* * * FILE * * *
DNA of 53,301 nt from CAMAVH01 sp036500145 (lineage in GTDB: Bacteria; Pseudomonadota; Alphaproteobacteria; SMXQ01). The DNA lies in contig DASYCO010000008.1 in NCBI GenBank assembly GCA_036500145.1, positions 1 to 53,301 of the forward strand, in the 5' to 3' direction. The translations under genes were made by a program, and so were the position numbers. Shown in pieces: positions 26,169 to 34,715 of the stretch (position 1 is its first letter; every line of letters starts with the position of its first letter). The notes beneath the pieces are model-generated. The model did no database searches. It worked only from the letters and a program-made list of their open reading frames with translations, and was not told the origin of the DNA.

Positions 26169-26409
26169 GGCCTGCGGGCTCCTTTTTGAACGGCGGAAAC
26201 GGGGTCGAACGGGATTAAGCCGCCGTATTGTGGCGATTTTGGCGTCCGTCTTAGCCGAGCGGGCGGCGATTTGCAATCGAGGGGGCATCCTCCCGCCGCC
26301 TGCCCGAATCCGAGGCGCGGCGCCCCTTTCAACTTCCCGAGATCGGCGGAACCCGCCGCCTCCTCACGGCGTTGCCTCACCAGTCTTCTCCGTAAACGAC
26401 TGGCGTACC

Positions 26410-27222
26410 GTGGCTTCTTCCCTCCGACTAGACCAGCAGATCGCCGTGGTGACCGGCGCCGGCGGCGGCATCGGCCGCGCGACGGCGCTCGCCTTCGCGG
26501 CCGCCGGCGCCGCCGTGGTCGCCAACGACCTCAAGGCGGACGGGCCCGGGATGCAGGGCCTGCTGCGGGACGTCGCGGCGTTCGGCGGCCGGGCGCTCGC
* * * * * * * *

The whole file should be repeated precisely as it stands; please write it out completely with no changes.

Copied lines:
DNA of 53,301 nt from CAMAVH01 sp036500145 (lineage in GTDB: Bacteria; Pseudomonadota; Alphaproteobacteria; SMXQ01). The DNA lies in contig DASYCO010000008.1 in NCBI GenBank assembly GCA_036500145.1, positions 1 to 53,301 of the forward strand, in the 5' to 3' direction. The translations under genes were made by a program, and so were the position numbers. Shown in pieces: positions 26,169 to 34,715 of the stretch (position 1 is its first letter; every line of letters starts with the position of its first letter). The notes beneath the pieces are model-generated. The model did no database searches. It worked only from the letters and a program-made list of their open reading frames with translations, and was not told the origin of the DNA.

Positions 26169-26409
26169 GGCCTGCGGGCTCCTTTTTGAACGGCGGAAAC
26201 GGGGTCGAACGGGATTAAGCCGCCGTATTGTGGCGATTTTGGCGTCCGTCTTAGCCGAGCGGGCGGCGATTTGCAATCGAGGGGGCATCCTCCCGCCGCC
26301 TGCCCGAATCCGAGGCGCGGCGCCCCTTTCAACTTCCCGAGATCGGCGGAACCCGCCGCCTCCTCACGGCGTTGCCTCACCAGTCTTCTCCGTAAACGAC
26401 TGGCGTACC

Positions 26410-27222
26410 GTGGCTTCTTCCCTCCGACTAGACCAGCAGATCGCCGTGGTGACCGGCGCCGGCGGCGGCATCGGCCGCGCGACGGCGCTCGCCTTCGCGG
26501 CCGCCGGCGCCGCCGTGGTCGCCAACGACCTCAAGGCGGACGGGCCCGGGATGCAGGGCCTGCTGCGGGACGTCGCGGCGTTCGGCGGCCGGGCGCTCGC